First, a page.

Introduction to the Weierstrass utility functions
General
The creation and development of the elliptic functions' theory in the 18th century required the introduction of special supporting utility functions, which were frequently used for description of the properties of the elliptic functions. Among such utilities the basic role is played by socalled Weierstrass invariants and Weierstrass halfperiods. These were given the unusual notations and {} instead of a consecutive numbering. The Weierstrass utility functions are a pair of bivariate functions that are inverses of each other:
Halfperiods and (and ) were mentioned in the works of C. G. J. Jacobi (1835), K. Weierstrass (1862), and A. Hurwitz (1905). The invariants and were mentioned in the works of A. Cayley and G. Boole (1845).
Numerous formulas of Weierstrass elliptic functions include values of the Weierstrass function and the Weierstrass zeta functions and at the points . These values have the following widely used notations:
Definitions of Weierstrass utilities
The Weierstrass half‐periods and the Weierstrass invariants , the Weierstrass function values at halfperiods , and the Weierstrass zeta function values at halfperiods are defined by the following formulas:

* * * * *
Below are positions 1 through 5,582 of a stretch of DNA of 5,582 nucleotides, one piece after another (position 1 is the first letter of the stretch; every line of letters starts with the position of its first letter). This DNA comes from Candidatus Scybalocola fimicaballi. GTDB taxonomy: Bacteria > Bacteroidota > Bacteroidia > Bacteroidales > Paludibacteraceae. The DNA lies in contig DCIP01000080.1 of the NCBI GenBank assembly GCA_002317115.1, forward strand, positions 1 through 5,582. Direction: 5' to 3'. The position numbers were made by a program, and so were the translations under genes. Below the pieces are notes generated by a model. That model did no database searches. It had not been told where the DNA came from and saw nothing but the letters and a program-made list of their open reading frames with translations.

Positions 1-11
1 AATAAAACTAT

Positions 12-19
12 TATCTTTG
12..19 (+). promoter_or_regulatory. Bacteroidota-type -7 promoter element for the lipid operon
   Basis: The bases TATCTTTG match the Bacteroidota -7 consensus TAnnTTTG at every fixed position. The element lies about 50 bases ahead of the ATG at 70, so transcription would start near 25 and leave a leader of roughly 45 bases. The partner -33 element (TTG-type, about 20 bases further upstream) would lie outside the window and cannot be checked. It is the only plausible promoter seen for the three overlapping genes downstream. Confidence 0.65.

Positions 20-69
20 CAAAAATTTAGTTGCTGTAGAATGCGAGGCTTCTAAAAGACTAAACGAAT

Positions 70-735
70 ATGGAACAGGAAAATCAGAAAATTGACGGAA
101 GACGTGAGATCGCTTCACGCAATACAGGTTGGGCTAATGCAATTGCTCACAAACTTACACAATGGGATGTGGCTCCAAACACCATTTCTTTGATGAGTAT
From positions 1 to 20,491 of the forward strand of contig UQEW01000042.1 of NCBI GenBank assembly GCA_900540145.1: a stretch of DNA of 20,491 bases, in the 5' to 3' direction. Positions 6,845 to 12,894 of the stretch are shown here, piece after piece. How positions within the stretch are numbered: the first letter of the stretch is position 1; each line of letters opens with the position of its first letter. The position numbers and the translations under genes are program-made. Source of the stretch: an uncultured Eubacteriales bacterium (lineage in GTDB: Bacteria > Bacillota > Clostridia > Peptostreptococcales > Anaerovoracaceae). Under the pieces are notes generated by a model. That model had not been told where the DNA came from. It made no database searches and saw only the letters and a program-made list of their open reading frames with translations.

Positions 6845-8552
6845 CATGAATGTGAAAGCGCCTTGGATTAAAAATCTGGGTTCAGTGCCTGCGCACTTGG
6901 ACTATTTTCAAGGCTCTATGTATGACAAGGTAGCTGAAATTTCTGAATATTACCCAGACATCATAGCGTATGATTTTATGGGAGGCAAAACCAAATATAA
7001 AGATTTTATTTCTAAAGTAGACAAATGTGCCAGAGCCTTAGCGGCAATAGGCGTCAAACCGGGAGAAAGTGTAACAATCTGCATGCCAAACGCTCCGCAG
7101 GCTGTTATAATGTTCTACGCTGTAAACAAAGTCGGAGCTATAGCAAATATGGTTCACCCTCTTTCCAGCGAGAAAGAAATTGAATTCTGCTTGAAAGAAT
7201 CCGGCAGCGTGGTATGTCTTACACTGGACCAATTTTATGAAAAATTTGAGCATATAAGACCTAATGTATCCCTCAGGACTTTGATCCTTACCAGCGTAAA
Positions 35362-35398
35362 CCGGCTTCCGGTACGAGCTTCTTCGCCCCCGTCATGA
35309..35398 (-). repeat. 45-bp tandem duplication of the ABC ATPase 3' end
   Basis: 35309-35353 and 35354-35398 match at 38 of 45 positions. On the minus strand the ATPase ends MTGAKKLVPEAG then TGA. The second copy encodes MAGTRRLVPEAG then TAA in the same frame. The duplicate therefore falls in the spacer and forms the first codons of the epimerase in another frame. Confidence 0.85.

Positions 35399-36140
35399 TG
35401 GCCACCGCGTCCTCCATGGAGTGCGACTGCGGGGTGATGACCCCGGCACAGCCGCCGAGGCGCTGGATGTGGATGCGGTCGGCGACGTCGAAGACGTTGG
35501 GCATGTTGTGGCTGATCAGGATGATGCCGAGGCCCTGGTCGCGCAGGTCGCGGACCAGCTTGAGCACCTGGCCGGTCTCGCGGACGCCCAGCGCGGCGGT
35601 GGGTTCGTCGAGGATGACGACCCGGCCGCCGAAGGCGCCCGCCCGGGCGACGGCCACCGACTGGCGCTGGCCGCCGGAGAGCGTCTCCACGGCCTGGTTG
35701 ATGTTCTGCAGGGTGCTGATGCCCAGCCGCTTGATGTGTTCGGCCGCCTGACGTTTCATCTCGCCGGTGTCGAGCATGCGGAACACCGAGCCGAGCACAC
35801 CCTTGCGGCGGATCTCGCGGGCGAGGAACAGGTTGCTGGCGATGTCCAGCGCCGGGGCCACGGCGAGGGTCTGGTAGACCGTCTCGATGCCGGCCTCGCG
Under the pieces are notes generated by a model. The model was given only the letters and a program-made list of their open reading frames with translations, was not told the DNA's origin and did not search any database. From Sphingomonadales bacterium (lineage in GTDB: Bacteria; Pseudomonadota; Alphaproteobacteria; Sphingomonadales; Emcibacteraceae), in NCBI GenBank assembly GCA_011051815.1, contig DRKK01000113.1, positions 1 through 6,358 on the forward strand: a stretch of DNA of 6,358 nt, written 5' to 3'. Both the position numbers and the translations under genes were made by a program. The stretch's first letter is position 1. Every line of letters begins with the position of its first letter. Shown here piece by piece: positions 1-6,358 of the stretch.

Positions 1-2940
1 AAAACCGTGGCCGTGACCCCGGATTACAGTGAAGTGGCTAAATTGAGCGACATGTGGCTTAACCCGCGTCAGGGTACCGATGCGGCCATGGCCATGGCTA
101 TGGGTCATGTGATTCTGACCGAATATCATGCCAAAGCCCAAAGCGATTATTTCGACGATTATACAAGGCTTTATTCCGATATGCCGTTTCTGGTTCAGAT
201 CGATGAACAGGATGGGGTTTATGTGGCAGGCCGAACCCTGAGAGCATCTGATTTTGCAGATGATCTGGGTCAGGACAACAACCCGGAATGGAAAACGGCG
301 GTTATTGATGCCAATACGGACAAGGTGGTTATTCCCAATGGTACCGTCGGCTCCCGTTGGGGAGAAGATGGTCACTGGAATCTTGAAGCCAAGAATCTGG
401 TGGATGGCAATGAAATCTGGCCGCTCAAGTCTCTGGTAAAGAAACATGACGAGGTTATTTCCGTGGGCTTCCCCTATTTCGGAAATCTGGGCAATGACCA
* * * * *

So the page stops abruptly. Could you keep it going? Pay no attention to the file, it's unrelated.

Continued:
where is the Klein invariant modular function, is Weierstrass elliptic function, and is theWeierstrass zeta function.
The previous four vector functions are sometimes called the Weierstrass utilities because they are the basic elements of the Weierstrass theory of elliptic functions.
A quick look at the Weierstrass utilities The following graphics show the values of the real and imaginary parts of the Weierstrass halfperiods over the real ‐ plane. The following graphics show the values of the real and imaginary parts of the Weierstrass invarants over the ‐ plane. The following graphics show the values of the real and imaginary parts of the Weierstrass function at the halfperiods over the real ‐ plane. The following graphics show the values of the real and imaginary parts of the Weierstrass zeta function at the halfperiods over the real ‐ plane.
Connections within the group of Weierstrass utilities and inverses and with other function groups
Representations through related equivalent functions
The Weierstrass half‐periods can be represented through the complete elliptic integral and the inverse elliptic nome by the formula: